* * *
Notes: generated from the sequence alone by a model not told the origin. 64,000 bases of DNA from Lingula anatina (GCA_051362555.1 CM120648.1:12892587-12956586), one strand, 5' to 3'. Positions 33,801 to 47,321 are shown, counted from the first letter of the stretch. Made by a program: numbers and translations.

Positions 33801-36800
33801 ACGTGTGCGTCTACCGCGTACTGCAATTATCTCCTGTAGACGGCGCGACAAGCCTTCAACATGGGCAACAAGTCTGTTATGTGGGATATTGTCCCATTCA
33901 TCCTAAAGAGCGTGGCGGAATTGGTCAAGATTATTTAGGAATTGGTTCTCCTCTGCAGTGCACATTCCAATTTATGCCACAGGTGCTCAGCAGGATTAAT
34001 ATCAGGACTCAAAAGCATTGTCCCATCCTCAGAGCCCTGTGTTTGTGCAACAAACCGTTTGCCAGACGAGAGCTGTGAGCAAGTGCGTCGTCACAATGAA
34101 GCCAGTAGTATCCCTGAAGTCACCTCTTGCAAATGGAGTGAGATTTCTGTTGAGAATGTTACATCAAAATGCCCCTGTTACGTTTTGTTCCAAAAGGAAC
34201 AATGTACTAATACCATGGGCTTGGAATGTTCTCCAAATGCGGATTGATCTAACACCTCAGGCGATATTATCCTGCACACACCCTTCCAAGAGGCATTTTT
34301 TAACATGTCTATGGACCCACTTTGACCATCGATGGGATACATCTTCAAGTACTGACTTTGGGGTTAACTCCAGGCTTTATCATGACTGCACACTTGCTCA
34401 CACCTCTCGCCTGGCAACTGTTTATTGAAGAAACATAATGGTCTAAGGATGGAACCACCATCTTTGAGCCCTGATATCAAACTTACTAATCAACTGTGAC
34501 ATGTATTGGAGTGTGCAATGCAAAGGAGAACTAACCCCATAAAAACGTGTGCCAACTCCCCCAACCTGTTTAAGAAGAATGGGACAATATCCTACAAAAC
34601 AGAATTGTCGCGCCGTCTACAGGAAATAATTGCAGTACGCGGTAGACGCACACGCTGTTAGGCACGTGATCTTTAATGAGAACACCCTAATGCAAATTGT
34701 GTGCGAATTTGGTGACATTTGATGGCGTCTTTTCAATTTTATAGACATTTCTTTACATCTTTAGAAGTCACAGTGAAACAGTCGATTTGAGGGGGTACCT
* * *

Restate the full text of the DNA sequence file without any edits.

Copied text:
Notes: generated from the sequence alone by a model not told the origin. 64,000 bases of DNA from Lingula anatina (GCA_051362555.1 CM120648.1:12892587-12956586), one strand, 5' to 3'. Positions 33,801 to 47,321 are shown, counted from the first letter of the stretch. Made by a program: numbers and translations.

Positions 33801-36800
33801 ACGTGTGCGTCTACCGCGTACTGCAATTATCTCCTGTAGACGGCGCGACAAGCCTTCAACATGGGCAACAAGTCTGTTATGTGGGATATTGTCCCATTCA
33901 TCCTAAAGAGCGTGGCGGAATTGGTCAAGATTATTTAGGAATTGGTTCTCCTCTGCAGTGCACATTCCAATTTATGCCACAGGTGCTCAGCAGGATTAAT
34001 ATCAGGACTCAAAAGCATTGTCCCATCCTCAGAGCCCTGTGTTTGTGCAACAAACCGTTTGCCAGACGAGAGCTGTGAGCAAGTGCGTCGTCACAATGAA
34101 GCCAGTAGTATCCCTGAAGTCACCTCTTGCAAATGGAGTGAGATTTCTGTTGAGAATGTTACATCAAAATGCCCCTGTTACGTTTTGTTCCAAAAGGAAC
34201 AATGTACTAATACCATGGGCTTGGAATGTTCTCCAAATGCGGATTGATCTAACACCTCAGGCGATATTATCCTGCACACACCCTTCCAAGAGGCATTTTT
34301 TAACATGTCTATGGACCCACTTTGACCATCGATGGGATACATCTTCAAGTACTGACTTTGGGGTTAACTCCAGGCTTTATCATGACTGCACACTTGCTCA
34401 CACCTCTCGCCTGGCAACTGTTTATTGAAGAAACATAATGGTCTAAGGATGGAACCACCATCTTTGAGCCCTGATATCAAACTTACTAATCAACTGTGAC
34501 ATGTATTGGAGTGTGCAATGCAAAGGAGAACTAACCCCATAAAAACGTGTGCCAACTCCCCCAACCTGTTTAAGAAGAATGGGACAATATCCTACAAAAC
34601 AGAATTGTCGCGCCGTCTACAGGAAATAATTGCAGTACGCGGTAGACGCACACGCTGTTAGGCACGTGATCTTTAATGAGAACACCCTAATGCAAATTGT
34701 GTGCGAATTTGGTGACATTTGATGGCGTCTTTTCAATTTTATAGACATTTCTTTACATCTTTAGAAGTCACAGTGAAACAGTCGATTTGAGGGGGTACCT